He notes that finding more impacts
from negative stories may not be so
surprising, perhaps because "companies
themselves put more effort into the
wording of bad news. From the investor
perspective, bad news is more valuable
because it's hard to get – every company
loves releasing good news, but bad news
maybe less so."
And Reuters helps investors “digest”
the bad news more readily. “There’s a
standardized approach of the press – the
basic structure is quite similar no matter if
the tone is positive or negative,” Dzielinski says, and “that’s useful for the readers.
Whenever they get a story from Reuters,
they can navigate it more easily.” In the

future, he would like to look at how the
availability of news-reading algorithms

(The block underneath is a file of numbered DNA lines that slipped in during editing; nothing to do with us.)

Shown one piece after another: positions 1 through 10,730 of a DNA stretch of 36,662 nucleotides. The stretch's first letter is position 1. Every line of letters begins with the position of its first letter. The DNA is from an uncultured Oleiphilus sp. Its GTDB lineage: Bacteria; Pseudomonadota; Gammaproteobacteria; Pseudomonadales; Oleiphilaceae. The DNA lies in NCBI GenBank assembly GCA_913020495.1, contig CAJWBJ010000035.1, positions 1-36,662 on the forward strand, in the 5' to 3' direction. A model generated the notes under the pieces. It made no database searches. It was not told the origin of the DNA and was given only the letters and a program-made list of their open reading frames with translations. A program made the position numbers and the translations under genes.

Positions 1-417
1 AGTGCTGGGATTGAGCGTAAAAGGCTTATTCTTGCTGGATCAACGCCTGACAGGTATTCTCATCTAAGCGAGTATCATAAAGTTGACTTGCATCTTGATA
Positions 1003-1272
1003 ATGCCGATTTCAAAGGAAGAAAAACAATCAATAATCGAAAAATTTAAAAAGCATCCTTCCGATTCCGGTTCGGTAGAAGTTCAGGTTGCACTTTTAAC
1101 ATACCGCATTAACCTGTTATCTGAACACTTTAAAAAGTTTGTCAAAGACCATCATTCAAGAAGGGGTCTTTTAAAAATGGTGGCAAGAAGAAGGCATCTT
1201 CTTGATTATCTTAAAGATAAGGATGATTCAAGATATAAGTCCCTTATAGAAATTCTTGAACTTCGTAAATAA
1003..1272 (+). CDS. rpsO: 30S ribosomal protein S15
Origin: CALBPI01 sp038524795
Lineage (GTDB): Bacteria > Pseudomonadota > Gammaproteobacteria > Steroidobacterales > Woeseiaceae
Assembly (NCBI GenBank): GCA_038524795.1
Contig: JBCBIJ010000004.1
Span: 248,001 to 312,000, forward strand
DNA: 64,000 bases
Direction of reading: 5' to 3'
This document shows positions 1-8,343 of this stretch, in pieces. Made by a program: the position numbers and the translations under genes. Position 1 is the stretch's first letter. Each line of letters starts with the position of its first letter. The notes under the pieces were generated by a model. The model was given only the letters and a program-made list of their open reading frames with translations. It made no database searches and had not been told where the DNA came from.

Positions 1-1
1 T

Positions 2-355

like Reuters’ might affect investors’

Positive messaging

Dzielinski recalls that his interest in the
topic of rhetoric and company communications was in part inspired by a professor
in his graduate training, who was enthusiastic about the transmission of information to investors. Taken together with
behavioural finance research, he wants
to answer the big question of whether
language makes a difference to the
market’s behaviour.
Meanwhile, as a researcher at SBS,
Dzielinski spends 30% of his time teaching
a course on fixed income markets, bonds
and interest rates, which he helped to
redesign when he arrived in September
2013, adding seminars with Excel
spreadsheets so that students can do
realistic calculations to see how these
parts of the market function.
In his research, in the meantime,
Dzielinski is busy putting the final touches
on what he calls his “most important
finding in the last year”: not just the
companies’ language, but the CFOs and
CEOs themselves. He wants to know
“whether the use of vague words by
managers leads to a slower response by
analysts and investors,” and perhaps not